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“Half The Internet Was Down”: Cloudflare Tanks Resulting in Millions of Websites Being Shut Down

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Published on: July 2, 2019

If you are wondering if a kill switch exists, we may have just seen evidence that the same thing could be accomplished by whatever it was that happened to Cloudflare on Tuesday morning when literally millions of websites just would not come up.  Among those were SonsOfLibertyMedia.com.

For about 30 minutes sites throughout the US and around the world simple went down.

The full list of areas affected were:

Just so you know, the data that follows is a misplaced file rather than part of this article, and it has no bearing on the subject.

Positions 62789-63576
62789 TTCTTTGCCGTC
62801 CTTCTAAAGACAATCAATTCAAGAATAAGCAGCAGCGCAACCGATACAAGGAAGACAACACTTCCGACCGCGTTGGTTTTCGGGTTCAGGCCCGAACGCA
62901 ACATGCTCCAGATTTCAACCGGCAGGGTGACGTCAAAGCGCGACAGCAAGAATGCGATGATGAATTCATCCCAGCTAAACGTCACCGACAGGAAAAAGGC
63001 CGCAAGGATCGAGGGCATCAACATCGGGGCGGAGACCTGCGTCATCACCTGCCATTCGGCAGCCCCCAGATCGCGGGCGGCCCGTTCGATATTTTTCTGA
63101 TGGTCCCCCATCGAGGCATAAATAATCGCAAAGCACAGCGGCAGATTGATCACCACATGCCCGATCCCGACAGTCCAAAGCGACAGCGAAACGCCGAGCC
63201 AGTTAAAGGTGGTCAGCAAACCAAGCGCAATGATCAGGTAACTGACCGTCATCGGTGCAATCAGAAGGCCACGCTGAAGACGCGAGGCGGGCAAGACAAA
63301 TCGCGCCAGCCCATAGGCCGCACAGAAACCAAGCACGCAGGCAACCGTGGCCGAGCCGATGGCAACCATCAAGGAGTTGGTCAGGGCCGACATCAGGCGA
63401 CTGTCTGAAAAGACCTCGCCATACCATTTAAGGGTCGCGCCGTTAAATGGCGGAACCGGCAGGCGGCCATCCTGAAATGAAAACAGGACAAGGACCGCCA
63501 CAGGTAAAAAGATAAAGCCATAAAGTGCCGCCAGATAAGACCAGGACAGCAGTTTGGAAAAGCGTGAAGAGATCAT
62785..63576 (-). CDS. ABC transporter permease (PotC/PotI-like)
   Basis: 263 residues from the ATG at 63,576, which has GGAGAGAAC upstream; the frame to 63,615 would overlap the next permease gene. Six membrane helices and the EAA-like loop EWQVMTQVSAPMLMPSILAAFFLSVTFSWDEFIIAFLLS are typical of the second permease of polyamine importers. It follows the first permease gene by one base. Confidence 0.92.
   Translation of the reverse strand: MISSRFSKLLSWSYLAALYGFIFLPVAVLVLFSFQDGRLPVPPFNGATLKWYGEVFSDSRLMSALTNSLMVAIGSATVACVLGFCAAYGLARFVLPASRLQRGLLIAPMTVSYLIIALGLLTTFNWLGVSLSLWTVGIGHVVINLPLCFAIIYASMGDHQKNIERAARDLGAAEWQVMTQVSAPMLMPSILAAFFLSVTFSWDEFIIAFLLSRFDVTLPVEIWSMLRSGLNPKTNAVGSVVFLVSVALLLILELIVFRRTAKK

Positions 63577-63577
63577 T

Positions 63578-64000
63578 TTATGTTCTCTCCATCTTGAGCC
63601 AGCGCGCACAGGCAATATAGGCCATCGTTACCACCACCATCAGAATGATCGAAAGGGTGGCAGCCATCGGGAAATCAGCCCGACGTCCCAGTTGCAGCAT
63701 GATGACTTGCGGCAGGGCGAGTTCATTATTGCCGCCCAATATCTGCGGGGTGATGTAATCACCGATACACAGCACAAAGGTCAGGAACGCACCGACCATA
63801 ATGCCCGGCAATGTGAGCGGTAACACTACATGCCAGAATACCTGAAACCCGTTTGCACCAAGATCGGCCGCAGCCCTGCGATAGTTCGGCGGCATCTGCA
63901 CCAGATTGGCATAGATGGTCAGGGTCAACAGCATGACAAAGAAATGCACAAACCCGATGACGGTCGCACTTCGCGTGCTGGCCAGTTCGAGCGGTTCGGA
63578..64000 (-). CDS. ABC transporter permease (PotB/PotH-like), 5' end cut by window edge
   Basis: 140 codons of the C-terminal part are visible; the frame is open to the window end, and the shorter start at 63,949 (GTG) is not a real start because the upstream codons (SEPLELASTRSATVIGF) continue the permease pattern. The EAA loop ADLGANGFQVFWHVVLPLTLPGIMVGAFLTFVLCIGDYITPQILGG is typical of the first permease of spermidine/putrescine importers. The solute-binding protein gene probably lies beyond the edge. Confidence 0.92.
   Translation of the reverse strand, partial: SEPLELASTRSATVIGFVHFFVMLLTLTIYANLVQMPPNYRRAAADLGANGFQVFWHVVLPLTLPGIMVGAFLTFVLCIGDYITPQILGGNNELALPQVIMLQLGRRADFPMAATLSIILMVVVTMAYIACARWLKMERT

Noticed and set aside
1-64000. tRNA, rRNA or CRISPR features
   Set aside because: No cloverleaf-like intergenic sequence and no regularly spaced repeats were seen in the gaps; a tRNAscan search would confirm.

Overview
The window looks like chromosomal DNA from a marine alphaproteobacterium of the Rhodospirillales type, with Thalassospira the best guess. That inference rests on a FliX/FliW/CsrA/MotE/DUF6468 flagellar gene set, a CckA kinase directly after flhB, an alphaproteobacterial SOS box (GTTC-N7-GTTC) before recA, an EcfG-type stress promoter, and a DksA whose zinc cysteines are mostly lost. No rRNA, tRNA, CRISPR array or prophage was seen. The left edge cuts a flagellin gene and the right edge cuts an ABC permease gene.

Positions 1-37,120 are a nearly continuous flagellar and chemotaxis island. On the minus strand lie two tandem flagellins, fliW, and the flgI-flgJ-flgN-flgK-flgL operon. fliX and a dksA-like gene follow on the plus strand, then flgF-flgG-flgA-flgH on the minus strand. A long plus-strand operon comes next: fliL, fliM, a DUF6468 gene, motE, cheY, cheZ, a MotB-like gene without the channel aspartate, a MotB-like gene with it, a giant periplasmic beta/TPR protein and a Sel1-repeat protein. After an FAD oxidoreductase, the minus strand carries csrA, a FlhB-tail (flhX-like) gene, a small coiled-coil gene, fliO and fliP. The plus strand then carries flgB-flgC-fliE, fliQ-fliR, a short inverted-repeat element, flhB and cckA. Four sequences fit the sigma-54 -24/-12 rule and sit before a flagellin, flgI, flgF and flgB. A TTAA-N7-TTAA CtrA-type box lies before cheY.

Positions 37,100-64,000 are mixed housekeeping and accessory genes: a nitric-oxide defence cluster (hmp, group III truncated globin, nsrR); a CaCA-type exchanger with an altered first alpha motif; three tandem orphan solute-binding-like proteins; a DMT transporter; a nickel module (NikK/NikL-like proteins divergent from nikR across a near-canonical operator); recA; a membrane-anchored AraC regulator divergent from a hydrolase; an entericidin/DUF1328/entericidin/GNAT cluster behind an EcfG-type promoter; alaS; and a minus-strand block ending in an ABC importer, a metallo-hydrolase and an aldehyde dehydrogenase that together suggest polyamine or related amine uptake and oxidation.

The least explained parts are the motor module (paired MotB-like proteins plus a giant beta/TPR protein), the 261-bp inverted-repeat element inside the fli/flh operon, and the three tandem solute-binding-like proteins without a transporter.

“North America (Ashburn, VA, United States – (IAD), Atlanta, GA, United States – (ATL), Boston, MA, United States – (BOS), Buffalo, NY, United States – (BUF), Calgary, AB, Canada – (YYC), Charlotte, NC, United States – (CLT), Chicago, IL, United States – (ORD), Columbus, OH, United States – (CMH), Dallas, TX, United States – (DFW), Denver, CO, United States – (DEN), Detroit, MI, United States – (DTW), Houston, TX, United States – (IAH), Indianapolis, IN, United States – (IND), Jacksonville, FL, United States – (JAX), Kansas City, MO, United States – (MCI), Las Vegas, NV, United States – (LAS), Los Angeles, CA, United States – (LAX), McAllen, TX, United States – (MFE), Memphis, TN, United States – (MEM), Miami, FL, United States – (MIA), Minneapolis, MN, United States – (MSP), Montgomery, AL, United States – (MGM), Montréal, QC, Canada – (YUL), Nashville, TN, United States – (BNA), Newark, NJ, United States – (EWR), Norfolk, VA, United States – (ORF), Omaha, NE, United States – (OMA), Phoenix, AZ, United States – (PHX), Pittsburgh, PA, United States – (PIT), Portland, OR, United States – (PDX), Queretaro, MX, Mexico – (QRO), Richmond, Virginia – (RIC), Sacramento, CA, United States – (SMF), Salt Lake City, UT, United States – (SLC), San Diego, CA, United States – (SAN), San Jose, CA, United States – (SJC), Saskatoon, SK, Canada – (YXE), Seattle, WA, United States – (SEA), St. Louis, MO, United States – (STL), Tampa, FL, United States – (TPA), Toronto, ON, Canada – (YYZ), Vancouver, BC, Canada – (YVR), Tallahassee, FL, United States – (TLH), Winnipeg, MB, Canada – (YWG)), Asia (Bangkok, Thailand – (BKK), Cebu, Philippines – (CEB), Chengdu, China – (CTU), Chennai, India – (MAA), Colombo, Sri Lanka – (CMB), Dongguan, China – (SZX), Foshan, China – (FUO), Fuzhou, China – (FOC), Guangzhou, China – (CAN), Hangzhou, China – (HGH), Hanoi, Vietnam – (HAN), Hengyang, China – (HNY), Ho Chi Minh City, Vietnam – (SGN), Hong Kong – (HKG), Hyderabad, India – (HYD), Islamabad, Pakistan – (ISB), Jinan, China – (TNA), Karachi, Pakistan – (KHI), Kathmandu, Nepal – (KTM), Kuala Lumpur, Malaysia – (KUL), Lahore, Pakistan – (LHE), Langfang, China – (NAY), Luoyang, China – (LYA), Macau – (MFM), Manila, Philippines – (MNL), Mumbai, India – (BOM), Nanning, China – (NNG), New Delhi, India – (DEL), Osaka, Japan – (KIX), Phnom Penh, Cambodia – (PNH), Qingdao, China – (TAO), Seoul, South Korea – (ICN), Shanghai, China – (SHA), Shenyang, China – (SHE), Shijiazhuang, China – (SJW), Singapore, Singapore – (SIN), Suzhou, China – (SZV), Taipei – (TPE), Tianjin, China – (TSN), Tokyo, Japan – (NRT), Ulaanbaatar, Mongolia – (ULN), Wuhan, China – (WUH), Wuxi, China – (WUX), Xi’an, China – (XIY), Yerevan, Armenia – (EVN), Zhengzhou, China – (CGO), Zuzhou, China – (CSX)), Africa (Cairo, Egypt – (CAI), Casablanca, Morocco – (CMN), Cape Town, South Africa – (CPT), Dar Es Salaam, Tanzania – (DAR), Djibouti City, Djibouti – (JIB), Durban, South Africa – (DUR), Johannesburg, South Africa – (JNB), Lagos, Nigeria – (LOS), Luanda, Angola – (LAD), Maputo, MZ – (MPM), Mombasa, Kenya – (MBA), Port Louis, Mauritius – (MRU), Réunion, France – (RUN), Kigali, Rwanda – (KGL)), Oceania (Auckland, New Zealand – (AKL), Brisbane, QLD, Australia – (BNE), Melbourne, VIC, Australia – (MEL), Perth, WA, Australia – (PER), Sydney, NSW, Australia – (SYD)), Latin America & the Caribbean (Asunción, Paraguay – (ASU), Bogotá, Colombia – (BOG), Buenos Aires, Argentina – (EZE), Curitiba, Brazil – (CWB), Fortaleza, Brazil – (FOR), Lima, Peru – (LIM), Medellín, Colombia – (MDE), Mexico City, Mexico – (MEX), Panama City, Panama – (PTY), Porto Alegre, Brazil – (POA), Quito, Ecuador – (UIO), Rio de Janeiro, Brazil – (GIG), São Paulo, Brazil – (GRU), Santiago, Chile – (SCL), Willemstad, Curaçao – (CUR)), Middle East (Amman, Jordan – (AMM), Baghdad, Iraq – (BGW), Baku, Azerbaijan – (GYD), Beirut, Lebanon – (BEY), Doha, Qatar – (DOH), Dubai, United Arab Emirates – (DXB), Kuwait City, Kuwait – (KWI), Manama, Bahrain – (BAH), Muscat, Oman – (MCT), Ramallah – (ZDM), Riyadh, Saudi Arabia – (RUH), Tel Aviv, Israel – (TLV)), and Europe (Amsterdam, Netherlands – (AMS), Athens, Greece – (ATH), Barcelona, Spain – (BCN), Belgrade, Serbia – (BEG), Berlin, Germany – (TXL), Brussels, Belgium – (BRU), Bucharest, Romania – (OTP), Budapest, Hungary – (BUD), Chișinău, Moldova – (KIV), Copenhagen, Denmark – (CPH), Dublin, Ireland – (DUB), Düsseldorf, Germany – (DUS), Edinburgh, United Kingdom – (EDI), Frankfurt, Germany – (FRA), Geneva, Switzerland – (GVA), Gothenburg, Sweden – (GOT), Hamburg, Germany – (HAM), Helsinki, Finland – (HEL), Istanbul, Turkey – (IST), Kyiv, Ukraine – (KBP), Lisbon, Portugal – (LIS), London, United Kingdom – (LHR), Luxembourg City, Luxembourg – (LUX), Madrid, Spain – (MAD), Manchester, United Kingdom – (MAN), Marseille, France – (MRS), Milan, Italy – (MXP), Moscow, Russia – (DME), Munich, Germany – (MUC), Nicosia, Cyprus – (LCA), Oslo, Norway – (OSL), Paris, France – (CDG), Prague, Czech Republic – (PRG), Reykjavík, Iceland – (KEF), Riga, Latvia – (RIX), Rome, Italy – (FCO), Saint Petersburg, Russia – (LED), Sofia, Bulgaria – (SOF), Stockholm, Sweden – (ARN), Tallinn, Estonia – (TLL), Thessaloniki, Greece – (SKG), Vienna, Austria – (VIE), Vilnius, Lithuania – (VNO), Warsaw, Poland – (WAW), Zagreb, Croatia – (ZAG), Zürich, Switzerland – (ZRH)).”